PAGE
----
Split is the largest city on the Dalmatian coast of Croatia. The city contains many Roman ruins and various Gothic stone buildings, the most famous of which are in the Diolectian‘s Palace complex. There are stone beaches nearby, but I doubt the water quality is good as there is a large harbor in the center of the city. Roman and I spent only a few hours wondering around the old town and harbor as we were mainly using the city as a base to explore Hvar island.

Also, another curious observation was the hordes of locals who bombard tourists at the bus station with offers of cheap, nearby rooms to stay in. Roman and I ended up staying with this old woman for about $20 each, which is pricey for Croatia. For that we shared a private bedroom. I was bummed at having to pay for accommodation as this was the first night I had to.

Plitvice Lakes, Croatia

Roman and I spent another day touring some lakes, this time in central Croatia. Plitvice Lakes is a UNESCO world heritage national park that contains a series of lakes at different elevations with waterfalls cascading in between the lakes. The area is best known for being the setting for the movie Vinetou.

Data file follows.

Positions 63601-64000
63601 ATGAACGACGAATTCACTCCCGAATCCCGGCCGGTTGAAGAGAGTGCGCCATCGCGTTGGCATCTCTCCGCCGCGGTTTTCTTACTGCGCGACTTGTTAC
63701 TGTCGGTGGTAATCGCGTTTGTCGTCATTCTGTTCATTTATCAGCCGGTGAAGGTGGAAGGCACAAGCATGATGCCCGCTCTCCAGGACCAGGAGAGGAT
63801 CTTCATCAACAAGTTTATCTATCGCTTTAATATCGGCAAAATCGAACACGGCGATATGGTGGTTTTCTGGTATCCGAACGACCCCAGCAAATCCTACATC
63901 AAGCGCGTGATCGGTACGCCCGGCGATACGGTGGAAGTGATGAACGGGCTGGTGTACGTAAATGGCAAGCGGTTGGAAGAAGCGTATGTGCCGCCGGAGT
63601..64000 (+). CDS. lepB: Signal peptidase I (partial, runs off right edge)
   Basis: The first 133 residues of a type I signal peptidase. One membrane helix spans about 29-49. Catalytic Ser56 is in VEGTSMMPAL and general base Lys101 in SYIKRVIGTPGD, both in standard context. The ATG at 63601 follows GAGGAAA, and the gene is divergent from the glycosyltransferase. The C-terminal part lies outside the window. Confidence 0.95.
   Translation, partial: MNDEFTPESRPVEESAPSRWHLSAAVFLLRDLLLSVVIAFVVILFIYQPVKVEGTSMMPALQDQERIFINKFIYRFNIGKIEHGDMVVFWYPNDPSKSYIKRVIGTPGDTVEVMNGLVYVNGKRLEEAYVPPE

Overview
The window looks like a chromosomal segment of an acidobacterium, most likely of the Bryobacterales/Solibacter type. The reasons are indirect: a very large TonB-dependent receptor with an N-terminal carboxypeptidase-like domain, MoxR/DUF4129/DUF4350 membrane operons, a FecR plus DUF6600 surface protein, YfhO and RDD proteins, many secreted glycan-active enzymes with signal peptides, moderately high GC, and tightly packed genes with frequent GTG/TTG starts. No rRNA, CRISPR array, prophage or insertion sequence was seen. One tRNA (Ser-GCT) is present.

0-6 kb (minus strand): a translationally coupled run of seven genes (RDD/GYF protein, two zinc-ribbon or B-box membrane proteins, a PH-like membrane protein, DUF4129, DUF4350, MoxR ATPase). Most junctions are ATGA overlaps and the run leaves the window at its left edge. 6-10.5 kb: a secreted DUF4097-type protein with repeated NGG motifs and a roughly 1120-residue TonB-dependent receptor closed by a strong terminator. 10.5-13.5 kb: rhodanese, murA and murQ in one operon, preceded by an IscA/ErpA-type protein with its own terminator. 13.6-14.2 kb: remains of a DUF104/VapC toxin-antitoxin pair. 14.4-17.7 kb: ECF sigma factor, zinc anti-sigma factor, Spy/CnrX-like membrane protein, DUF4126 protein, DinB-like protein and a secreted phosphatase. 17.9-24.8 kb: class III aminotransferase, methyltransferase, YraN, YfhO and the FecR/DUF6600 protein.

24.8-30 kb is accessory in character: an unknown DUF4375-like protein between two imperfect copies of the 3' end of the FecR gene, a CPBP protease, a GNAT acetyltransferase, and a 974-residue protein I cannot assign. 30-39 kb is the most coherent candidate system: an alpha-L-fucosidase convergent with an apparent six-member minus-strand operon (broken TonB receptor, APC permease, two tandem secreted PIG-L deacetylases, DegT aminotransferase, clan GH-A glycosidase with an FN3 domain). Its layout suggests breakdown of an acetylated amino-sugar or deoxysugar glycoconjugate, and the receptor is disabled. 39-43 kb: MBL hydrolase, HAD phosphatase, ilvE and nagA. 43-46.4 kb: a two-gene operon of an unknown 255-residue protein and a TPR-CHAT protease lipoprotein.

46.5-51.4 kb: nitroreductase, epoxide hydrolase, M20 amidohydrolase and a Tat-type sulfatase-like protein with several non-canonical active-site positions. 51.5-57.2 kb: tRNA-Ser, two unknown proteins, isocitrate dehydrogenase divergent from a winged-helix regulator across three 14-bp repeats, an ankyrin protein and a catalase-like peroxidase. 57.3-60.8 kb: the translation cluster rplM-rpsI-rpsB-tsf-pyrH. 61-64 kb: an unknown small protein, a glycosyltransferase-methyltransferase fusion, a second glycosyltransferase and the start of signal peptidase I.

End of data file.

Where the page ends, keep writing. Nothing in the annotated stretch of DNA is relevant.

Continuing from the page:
The lakes all contained blue-green, clear water. The water was so transparent that one could see the lake floor, with branches and tree trunks lying there. This reminded of China’s Jiuzhaigou lakes, which is very similar.

The highlight of my visit were the views of the lower elevation lakes and waterfalls from the mountains. There is no other place in the world that has this magical setting.

One intriguing story that occurred is that Roman and I wanted to take a night bus to Split. However, the bus never came and we were forced to sleep on picnic benches. As bad as it may sound, at least we got a clear sky with numerous stars. It was quite a shock to be woken up by the park ranger!

The next morning, we got on a bus to Split, but several of us had to stand in the narrow corridor in the bus. It baffles me how tourists are paying first-world prices for goods and services in Croatia and yet receive such unreliability and tardiness from the tourist industry people there.